“The standard for granting summary judgment is that the moving party must demonstrate that there is no genuine issue of material fact and that [the] undisputed facts, viewed in the light most favorable to the nonmoving party, warrant judgment as a matter of law.”  Martin v. North American Van Lines, 226 Ga.App. 187, 188, 485 S.E.2d 815 (1997).

Mitsubishi contends that because the foreclosure has been set aside, the Sheridans cannot establish ownership of the vehicle, which is fatal to all of their claims.   The Sheridans argue that the foreclosure of May 26, 2000, extinguished Mitsubishi's title to the car and allowed for its sale “free and clear of any and all liens and encumbrances.”   Therefore they were the rightful owners of the Diamante from October 13, 2000, when they purchased the car and title was issued to them, until August 31, 2004, when the foreclosure was set aside.   They reason that because the foreclosure was binding on all parties until it was set aside, they are entitled to any and all damages accruing to them beginning with the wrongful repossession and running through that time.

 1. This Court held that failure to provide Mitsubishi with notice of the foreclosure proceeding was a due process violation that was tantamount to lack of personal jurisdiction.  Mitsubishi Motors, 263 Ga.App. at 171, 587 S.E.2d 146.   See also Johnson v. Mayor, etc., of Carrollton, 249 Ga. 173, 175-176(3), 288 S.E.2d 565 (1982) (due process notice violation is a similar evil as lack of personal jurisdiction over the person for OCGA § 9-11-60(d)). “The judgment of a court having no jurisdiction of the person or the subject matter or which is void for any other cause is a mere nullity and may be so held in any court when it becomes material to the interest of the parties to consider it.”  OCGA § 9-12-16.   See also Buckhorn Ventures, LLC v. Forsyth County, 262 Ga.App. 299, 301, 585 S.E.2d 229 (2003), and cases cited therein (the appellate courts have found judgments void for causes other than the lack of jurisdiction).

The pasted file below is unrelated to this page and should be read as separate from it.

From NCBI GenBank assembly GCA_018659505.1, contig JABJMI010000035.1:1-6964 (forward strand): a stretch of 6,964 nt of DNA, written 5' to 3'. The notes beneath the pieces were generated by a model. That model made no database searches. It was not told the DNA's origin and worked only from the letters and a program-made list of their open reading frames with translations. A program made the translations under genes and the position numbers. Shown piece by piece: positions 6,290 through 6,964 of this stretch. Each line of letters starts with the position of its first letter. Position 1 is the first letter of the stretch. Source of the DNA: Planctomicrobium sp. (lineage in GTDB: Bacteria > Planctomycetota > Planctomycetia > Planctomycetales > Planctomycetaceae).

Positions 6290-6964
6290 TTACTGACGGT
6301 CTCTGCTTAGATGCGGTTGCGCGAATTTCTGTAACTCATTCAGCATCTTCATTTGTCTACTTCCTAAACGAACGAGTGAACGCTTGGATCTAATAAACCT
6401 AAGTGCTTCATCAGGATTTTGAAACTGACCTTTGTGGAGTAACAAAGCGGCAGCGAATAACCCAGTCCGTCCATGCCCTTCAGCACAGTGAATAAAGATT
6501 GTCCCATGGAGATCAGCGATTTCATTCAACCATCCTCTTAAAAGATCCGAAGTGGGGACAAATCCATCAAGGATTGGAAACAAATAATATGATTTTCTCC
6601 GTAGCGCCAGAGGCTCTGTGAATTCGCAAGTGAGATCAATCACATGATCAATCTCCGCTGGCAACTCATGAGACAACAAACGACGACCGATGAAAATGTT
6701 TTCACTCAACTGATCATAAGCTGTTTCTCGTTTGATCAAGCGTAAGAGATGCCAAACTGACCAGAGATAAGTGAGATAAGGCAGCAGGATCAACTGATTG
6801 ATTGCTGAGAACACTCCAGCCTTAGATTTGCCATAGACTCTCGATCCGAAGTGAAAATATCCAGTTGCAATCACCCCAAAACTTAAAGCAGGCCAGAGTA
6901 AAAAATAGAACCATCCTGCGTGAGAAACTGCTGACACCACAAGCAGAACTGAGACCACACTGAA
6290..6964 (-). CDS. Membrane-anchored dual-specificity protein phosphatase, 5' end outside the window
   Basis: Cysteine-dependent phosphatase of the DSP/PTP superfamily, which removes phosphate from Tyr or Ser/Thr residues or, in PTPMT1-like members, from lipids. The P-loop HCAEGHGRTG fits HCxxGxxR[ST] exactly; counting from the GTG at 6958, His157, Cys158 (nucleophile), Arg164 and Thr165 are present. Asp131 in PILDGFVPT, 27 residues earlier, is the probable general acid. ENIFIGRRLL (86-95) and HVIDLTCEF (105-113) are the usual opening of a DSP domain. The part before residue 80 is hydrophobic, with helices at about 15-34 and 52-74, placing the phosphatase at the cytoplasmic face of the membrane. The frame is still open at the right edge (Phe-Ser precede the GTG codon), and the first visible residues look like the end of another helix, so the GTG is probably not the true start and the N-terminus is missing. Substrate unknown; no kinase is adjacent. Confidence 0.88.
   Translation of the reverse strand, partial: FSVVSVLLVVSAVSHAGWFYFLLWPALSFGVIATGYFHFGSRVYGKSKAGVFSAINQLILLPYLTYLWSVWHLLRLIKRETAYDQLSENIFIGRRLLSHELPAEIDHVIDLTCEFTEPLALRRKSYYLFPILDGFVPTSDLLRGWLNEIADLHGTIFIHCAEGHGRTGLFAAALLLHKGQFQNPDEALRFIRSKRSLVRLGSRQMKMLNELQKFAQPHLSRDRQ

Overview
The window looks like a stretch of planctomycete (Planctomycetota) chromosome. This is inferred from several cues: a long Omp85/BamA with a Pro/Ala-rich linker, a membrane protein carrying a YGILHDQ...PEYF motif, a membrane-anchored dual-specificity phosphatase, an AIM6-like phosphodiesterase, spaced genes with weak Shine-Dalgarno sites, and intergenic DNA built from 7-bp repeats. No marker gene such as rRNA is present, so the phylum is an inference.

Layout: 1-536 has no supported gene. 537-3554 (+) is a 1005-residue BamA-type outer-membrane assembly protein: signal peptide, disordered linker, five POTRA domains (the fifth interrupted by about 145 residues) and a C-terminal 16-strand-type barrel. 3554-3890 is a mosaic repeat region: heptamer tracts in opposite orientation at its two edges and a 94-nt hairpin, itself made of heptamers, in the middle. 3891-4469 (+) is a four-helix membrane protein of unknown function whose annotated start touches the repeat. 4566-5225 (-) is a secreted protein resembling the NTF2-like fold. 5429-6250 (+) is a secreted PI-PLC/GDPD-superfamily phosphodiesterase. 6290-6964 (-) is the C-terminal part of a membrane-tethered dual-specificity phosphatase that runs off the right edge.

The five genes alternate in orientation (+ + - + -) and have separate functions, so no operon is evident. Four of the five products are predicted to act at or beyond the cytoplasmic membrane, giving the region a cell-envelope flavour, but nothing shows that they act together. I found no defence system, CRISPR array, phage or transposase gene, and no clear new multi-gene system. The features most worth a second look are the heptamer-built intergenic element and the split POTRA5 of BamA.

Thus, it has now been established that the foreclosure judgment is void and not binding.   This Court thoroughly addressed the impact of void judgments in Jowers & Son v. Kirkpatrick Hardware Co., 21 Ga.App. 751-752(2)-(3), 94 S.E. 1044 (1918), when it held:

A void judgment is in reality no judgment at all.   It is a mere nullity.   It is attended by none of the consequences of a valid adjudication, nor is it entitled to the respect accorded to one.   It can neither affect, impair, nor create rights.   As to the person against whom it professes to be rendered, it binds him in no degree whatever, it has no effect as a lien upon his property, it does not raise an estoppel against him.   As to the person in whose favor it professes to be, it places him in no better position than he occupied before;  it gives him no new right, but an attempt to enforce it will place him in peril.   As to third persons, it can neither be a source of title nor an impediment in the way of enforcing their claims.   It is not necessary to take any steps to have it reversed, vacated, or set aside․ The fact that an execution was issued on a void judgment and levied does not give vitality to the judgment.